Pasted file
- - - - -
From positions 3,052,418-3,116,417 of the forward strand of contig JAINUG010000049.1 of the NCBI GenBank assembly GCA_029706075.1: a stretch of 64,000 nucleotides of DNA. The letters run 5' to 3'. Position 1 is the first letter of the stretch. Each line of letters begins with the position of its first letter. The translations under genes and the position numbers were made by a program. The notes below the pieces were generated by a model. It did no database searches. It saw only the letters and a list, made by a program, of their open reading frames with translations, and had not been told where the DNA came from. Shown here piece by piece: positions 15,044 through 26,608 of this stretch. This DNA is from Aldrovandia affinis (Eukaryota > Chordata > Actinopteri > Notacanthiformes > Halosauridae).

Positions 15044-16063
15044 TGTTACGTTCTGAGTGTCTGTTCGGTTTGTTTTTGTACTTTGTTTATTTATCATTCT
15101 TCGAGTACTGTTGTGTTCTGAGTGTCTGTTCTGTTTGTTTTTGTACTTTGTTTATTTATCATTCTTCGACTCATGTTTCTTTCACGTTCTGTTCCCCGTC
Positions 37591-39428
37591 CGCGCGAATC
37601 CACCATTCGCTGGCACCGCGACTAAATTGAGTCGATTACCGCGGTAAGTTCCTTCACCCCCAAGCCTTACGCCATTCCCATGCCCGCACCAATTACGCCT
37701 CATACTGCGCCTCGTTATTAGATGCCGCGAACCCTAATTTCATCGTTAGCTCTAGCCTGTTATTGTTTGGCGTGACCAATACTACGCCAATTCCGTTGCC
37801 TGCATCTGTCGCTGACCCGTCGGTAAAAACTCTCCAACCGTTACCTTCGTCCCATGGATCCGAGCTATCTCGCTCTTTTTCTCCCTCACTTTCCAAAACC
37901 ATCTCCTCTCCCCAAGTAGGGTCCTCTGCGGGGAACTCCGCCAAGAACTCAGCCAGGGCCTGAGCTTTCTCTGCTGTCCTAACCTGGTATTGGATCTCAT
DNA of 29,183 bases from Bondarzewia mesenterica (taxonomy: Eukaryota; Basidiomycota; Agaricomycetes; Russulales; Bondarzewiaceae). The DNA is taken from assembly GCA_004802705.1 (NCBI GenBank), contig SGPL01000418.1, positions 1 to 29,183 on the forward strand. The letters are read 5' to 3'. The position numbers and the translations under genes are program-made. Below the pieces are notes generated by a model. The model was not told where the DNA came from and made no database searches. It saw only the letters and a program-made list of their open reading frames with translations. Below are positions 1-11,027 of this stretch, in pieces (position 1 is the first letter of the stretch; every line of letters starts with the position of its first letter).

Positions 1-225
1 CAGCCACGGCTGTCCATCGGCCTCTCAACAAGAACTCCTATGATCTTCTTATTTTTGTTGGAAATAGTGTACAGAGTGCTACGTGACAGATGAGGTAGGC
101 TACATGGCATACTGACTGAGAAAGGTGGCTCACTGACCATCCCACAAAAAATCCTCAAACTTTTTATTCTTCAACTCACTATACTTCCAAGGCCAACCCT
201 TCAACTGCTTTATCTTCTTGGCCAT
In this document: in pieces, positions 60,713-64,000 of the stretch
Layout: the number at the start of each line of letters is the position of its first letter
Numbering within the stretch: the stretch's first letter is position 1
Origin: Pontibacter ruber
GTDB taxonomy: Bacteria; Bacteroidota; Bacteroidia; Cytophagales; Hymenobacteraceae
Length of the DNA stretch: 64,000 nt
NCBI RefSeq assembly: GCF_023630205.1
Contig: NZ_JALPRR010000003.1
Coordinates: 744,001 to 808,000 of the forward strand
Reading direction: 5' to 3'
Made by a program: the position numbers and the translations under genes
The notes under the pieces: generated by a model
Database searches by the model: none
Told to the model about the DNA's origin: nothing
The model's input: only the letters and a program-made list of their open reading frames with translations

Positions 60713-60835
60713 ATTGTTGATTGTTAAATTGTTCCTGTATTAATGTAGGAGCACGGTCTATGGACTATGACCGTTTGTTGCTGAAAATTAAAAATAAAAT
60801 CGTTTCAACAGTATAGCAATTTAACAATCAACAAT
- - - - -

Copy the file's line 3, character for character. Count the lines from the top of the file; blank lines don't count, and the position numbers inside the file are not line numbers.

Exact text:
15044 TGTTACGTTCTGAGTGTCTGTTCGGTTTGTTTTTGTACTTTGTTTATTTATCATTCT